Norwich Schools of Sanctuary, New Routes, Old Roots (Anglia Ruskin University), The Common Lot and Amnesty International are collaborating to organise a day of action in schools across Norfolk on Friday 20th April 2018. Norfolk Welcomes will kick off the Amnesty International Football Welcomes weekend.

Norfolk Welcomes will see schools across the county deliver assemblies and lessons to raise awareness of the experiences of displaced people such and to connect pupils with Norfolk’s rich history as a place of sanctuary and refuge. They will also be invited to hold a non-uniform day at which pupils wear green and yellow and make a voluntary contribution in order to raise money to support refugee communities locally.

For the day of action, the research team behind Come Yew In! will be joined by other citizen researchers to conduct new research, and use existing materials from Come Yew In!, to develop educational resources for primary and secondary schools. For more info on Come Yew In!

Norfolk Welcomes Partners Logos

 


Project Consultant:

Image of Jeannette BaxterJeannette Baxter
In my role as project research consultant, I am responsible for: defining Norfolk Welcomes’ research parameters; building and leading a local research community; evaluating the research outcomes of the project; liaising with local schools and colleges; and project management support.


Researcher Profiles:

Ally Ireson photo

Ally Ireson

I’m a freelance writer, editor and content consultant working in the arts and heritage sectors. I specialise in opening out subjects for a general audience, and am currently part of a team creating content for a new website for the V&A. I’ve lived in Norwich for the last five years, and spent some of my childhood in the city. Having lived away from Norwich for more years than I’ve lived in it means I still sometimes feel a bit of an outsider, so working on a history of incomers to the city was an interesting proposition. I’m a real believer in the power of stories and sharing everyday experience. And as the mum of two children at junior school I’m really happy to work on a project that aims to use lesser-known aspects of Norwich’s past to underpin new narratives about what the city is and should be today.


Jake Brown photo

Jake Brown

I’m a recent ‘incomer’ to Norfolk. In 2015 I moved with my family to Norwich from Tanzania. I’m a teacher at Avenue Junior School and I also lead Norwich Schools of Sanctuary, a network of schools committed to building safe, welcoming and inclusive communities for displaced people. I have a longstanding interest in how football, community and culture intersect. Prior to becoming a teacher, I worked as a journalist and wrote chiefly about African football and international development. I am interested in how football clubs and football cultures reflect the places and communities from which they spring. I hope to find out more about Norwich City FC and the club’s links to local stories of displacement and integration.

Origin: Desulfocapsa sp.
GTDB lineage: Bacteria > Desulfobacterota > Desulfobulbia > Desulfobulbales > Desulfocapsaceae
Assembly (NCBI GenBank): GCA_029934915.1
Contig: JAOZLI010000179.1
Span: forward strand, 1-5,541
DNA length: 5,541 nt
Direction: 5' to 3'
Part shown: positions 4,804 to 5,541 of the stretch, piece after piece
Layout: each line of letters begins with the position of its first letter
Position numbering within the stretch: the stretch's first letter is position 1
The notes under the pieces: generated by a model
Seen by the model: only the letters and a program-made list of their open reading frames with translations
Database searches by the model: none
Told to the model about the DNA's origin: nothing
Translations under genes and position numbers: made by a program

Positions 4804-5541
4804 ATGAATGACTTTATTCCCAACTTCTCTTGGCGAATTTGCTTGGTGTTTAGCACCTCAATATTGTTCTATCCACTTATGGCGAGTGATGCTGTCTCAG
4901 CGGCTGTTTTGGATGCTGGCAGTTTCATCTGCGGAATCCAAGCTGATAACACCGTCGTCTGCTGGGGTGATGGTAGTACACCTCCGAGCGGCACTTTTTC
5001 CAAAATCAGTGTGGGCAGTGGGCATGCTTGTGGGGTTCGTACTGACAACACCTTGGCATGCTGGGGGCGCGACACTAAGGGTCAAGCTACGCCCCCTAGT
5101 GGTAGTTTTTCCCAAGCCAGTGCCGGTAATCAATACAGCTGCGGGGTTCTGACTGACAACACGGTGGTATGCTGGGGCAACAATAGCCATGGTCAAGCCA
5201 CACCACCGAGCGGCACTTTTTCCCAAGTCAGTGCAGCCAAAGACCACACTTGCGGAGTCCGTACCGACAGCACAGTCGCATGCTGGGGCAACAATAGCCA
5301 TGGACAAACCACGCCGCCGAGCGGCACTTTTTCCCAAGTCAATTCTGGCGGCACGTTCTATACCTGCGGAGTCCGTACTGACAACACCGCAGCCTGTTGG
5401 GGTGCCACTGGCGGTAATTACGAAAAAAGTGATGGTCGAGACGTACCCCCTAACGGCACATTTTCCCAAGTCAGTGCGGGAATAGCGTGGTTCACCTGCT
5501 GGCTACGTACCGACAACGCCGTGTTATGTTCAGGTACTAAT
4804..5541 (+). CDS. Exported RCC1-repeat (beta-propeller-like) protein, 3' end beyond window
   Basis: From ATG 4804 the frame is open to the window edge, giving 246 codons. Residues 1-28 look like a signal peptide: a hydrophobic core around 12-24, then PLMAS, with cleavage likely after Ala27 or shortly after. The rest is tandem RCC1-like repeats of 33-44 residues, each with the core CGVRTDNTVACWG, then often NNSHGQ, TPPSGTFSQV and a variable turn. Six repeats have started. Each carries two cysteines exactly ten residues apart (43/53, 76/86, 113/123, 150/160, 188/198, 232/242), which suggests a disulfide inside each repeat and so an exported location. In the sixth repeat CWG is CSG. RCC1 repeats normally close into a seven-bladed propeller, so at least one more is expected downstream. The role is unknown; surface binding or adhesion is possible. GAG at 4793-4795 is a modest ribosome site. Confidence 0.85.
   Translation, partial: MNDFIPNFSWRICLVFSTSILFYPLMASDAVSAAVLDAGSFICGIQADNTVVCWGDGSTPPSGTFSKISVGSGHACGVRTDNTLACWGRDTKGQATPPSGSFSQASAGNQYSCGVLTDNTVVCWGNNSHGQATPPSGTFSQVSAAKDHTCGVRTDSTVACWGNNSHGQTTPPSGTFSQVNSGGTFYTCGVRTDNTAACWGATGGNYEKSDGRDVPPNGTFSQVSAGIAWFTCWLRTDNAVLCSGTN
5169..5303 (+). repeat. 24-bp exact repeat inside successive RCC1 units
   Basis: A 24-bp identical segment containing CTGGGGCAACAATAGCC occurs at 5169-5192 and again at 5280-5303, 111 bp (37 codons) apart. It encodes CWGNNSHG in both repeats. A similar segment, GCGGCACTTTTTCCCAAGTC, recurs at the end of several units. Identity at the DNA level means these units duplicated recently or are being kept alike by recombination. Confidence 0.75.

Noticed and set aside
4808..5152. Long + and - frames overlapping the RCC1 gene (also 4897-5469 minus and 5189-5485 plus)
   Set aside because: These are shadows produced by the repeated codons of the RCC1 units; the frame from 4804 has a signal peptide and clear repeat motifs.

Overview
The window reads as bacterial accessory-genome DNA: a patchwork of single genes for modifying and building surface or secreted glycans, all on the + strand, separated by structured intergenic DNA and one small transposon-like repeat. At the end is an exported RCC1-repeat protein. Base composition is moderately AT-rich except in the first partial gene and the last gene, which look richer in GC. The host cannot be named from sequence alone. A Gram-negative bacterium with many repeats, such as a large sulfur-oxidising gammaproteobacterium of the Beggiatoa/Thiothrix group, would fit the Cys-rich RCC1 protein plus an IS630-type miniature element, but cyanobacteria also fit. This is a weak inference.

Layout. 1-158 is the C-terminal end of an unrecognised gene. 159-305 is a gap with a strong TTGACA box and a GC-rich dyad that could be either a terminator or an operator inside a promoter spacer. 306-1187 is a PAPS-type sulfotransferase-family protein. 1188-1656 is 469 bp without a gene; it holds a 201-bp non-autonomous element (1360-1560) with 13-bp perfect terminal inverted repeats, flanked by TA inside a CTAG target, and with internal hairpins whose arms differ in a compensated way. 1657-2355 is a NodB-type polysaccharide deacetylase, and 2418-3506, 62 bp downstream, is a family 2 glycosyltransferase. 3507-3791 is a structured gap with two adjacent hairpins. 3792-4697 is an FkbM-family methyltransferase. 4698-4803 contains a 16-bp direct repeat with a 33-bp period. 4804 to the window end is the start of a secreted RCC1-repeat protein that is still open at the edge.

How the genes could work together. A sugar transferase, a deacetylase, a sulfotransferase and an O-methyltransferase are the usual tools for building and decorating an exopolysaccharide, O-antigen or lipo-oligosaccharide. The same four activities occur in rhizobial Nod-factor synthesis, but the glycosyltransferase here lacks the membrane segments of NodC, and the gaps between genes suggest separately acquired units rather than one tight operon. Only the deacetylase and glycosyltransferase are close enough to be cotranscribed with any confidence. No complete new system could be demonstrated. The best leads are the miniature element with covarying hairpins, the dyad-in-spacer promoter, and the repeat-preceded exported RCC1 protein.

I need a shave and a haircut! Been too busy of late…


Lisa Crossman image

Lisa Crossman

I was born in Malaysia, lived in Australia in early childhood, and divided my schooling between the UK and International schools in Europe. I have a degree in Microbiology from University of Bristol, an MSc in Molecular Genetics from University of Leicester and a PhD from University of East Anglia, Norwich. I have lived in Norwich since late 1993, although I commuted to work at the Wellcome Trust Sanger Institute in Cambridge for seven years. Whilst in Cambridge I converted from laboratory Biology to Bioinformatics, where Biology meets Computing, and I was elected Honorary Lecturer at University of East Anglia. I have authored many scientific papers. Since 2013, I have owned the scientific consultancy SequenceAnalysis.co.uk which deals with a range of high data projects and programming tasks. My interests in the project of the legacy of the Norwich ‘Strangers’ involve computer data analysis, history of brewer’s yeasts and the Plague.


Paul Stanbridge photo

Paul Stanbridge

I have lived in Norwich for the past 10 years, and find myself in the fortunate position of being a novelist and musician. I studied at the Universities of Reading, Manchester and East Anglia, and wrote my PhD thesis on creative method in literary modernism, which I finished in 2011. Over the following six years I wrote my first novel Forbidden Line, which was published at the end of 2016 by Galley Beggar Press. After volunteering for L’Auberge des Migrants in Calais in January 2016, I began researching and writing St. Arbuc, a novel about a refugee community in post-apocalyptic Europe. St Arbuc will be published by Galley Beggar Press in 2019. I have chosen to research the refugee experience in present-day Norwich by taking a single street and seeing how refugee stories are woven into the wider story of the community as a whole.


Julie Brooks photo

Julie Brooks

I was born in North Norfolk and have a passion for its History and people. I work for a company called Inspiring Learning who run residential school visits throughout the UK and through this work can see first hand the value of passing our knowledge and skills to young people. I hold a BSc Hons taken through the Open University and my hobby is Local History. I am also a trained hypnotherapist.